China now at int'l level in Internet development

In April 1998, the CERNET set up China's first IPv6 test network and obtained China's first batch of IPv6 addresses.

In November 1999, the National Natural Science Foundation of China formally authorized the IPv6 project plans. Tsinghua University and the Computer Network Center of the Chinese Academy of Sciences jointly constructed the China High-speed Internet Research Test Network, China's first network to connect with the international NGN.

In 2002, 57 academicians petitioned the State Council for a high-speed academic trunk network of China's second-generation network. In August 2003, the State Council agreed to raise 1.4 billion yuan (US$169 million) to construct the demonstration project.

On March 19, 2004, China's first trunk network of the next-generation network, CERNET2, went online. More than 6,000 kilometers of optical fiber cable connect dozens of universities in Beijing, Shanghai and Guangzhou.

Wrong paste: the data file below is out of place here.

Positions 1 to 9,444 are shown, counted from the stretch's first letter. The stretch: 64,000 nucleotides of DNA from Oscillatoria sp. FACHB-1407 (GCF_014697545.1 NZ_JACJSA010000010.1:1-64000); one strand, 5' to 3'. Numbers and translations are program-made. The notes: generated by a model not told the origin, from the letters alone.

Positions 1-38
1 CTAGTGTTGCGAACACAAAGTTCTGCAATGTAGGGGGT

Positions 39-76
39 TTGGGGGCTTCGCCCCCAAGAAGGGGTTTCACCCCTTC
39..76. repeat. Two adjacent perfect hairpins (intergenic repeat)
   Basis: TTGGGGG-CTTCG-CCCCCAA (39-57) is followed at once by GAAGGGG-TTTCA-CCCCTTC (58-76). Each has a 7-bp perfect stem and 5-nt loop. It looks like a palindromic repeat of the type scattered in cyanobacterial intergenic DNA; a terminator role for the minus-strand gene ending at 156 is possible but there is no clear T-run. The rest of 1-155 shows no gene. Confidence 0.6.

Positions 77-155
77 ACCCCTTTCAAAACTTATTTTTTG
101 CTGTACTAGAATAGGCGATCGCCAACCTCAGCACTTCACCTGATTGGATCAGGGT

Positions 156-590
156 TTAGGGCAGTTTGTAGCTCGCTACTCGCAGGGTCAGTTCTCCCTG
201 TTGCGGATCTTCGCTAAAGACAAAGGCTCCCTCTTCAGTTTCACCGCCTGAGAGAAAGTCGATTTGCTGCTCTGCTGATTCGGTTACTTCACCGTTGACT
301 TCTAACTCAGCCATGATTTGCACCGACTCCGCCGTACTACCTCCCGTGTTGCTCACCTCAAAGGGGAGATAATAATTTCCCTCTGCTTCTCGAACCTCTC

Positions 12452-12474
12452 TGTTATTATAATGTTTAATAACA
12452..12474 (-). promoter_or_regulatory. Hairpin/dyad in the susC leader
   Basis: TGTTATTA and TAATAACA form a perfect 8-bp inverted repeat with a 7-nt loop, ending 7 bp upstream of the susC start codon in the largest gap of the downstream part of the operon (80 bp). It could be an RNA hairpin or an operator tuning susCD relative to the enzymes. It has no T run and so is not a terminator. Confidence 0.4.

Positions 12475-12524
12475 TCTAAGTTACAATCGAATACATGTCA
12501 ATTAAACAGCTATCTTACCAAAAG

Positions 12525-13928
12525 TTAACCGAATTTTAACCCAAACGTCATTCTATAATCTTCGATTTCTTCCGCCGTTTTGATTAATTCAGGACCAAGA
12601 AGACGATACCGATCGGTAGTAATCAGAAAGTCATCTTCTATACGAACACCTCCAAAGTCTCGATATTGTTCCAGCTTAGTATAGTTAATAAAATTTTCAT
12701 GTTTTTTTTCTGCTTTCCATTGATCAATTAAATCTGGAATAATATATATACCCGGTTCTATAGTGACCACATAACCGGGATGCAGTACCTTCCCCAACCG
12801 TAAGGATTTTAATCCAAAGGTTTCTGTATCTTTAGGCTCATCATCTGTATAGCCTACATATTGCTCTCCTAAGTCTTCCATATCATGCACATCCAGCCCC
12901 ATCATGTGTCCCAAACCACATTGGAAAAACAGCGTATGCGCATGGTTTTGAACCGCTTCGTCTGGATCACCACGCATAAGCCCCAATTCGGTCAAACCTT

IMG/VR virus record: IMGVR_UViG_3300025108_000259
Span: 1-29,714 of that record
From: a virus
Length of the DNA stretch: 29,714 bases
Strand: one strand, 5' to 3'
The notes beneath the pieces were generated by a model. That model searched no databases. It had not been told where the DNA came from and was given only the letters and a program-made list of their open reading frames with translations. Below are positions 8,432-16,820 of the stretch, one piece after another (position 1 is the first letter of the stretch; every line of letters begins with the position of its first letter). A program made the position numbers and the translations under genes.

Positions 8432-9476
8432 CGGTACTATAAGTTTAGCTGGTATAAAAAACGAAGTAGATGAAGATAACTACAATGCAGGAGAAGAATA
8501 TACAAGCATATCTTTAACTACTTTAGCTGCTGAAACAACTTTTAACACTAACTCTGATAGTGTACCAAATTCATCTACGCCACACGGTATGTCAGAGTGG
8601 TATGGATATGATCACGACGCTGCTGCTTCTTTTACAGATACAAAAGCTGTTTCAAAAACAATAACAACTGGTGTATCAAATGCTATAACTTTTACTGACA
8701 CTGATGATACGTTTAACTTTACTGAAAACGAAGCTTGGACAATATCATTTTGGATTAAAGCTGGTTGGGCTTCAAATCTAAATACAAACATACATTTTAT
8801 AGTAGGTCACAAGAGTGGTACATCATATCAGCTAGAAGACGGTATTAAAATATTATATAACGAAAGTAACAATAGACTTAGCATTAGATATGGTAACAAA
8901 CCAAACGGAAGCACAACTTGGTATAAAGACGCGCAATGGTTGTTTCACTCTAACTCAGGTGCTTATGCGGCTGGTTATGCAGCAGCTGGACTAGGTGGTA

Wu Jianping noted that the United States controls almost all key first-generation Internet technologies, from basic hardware, such as routers and exchangers, to software and standards. "For the second generation, China should have a place. Otherwise, we will always be in a subordinate position."

Wu listed some important areas for research and applications: high-definition, highly interactive and point-to-point visual communications; intelligent traffic; environment and earthquake monitoring; and long-distance medical care and education. The use of a large proportion of domestically developed features in the next-generation net will make the CERNET2 test network a key component of infrastructure in promoting the development of next-generation network in China.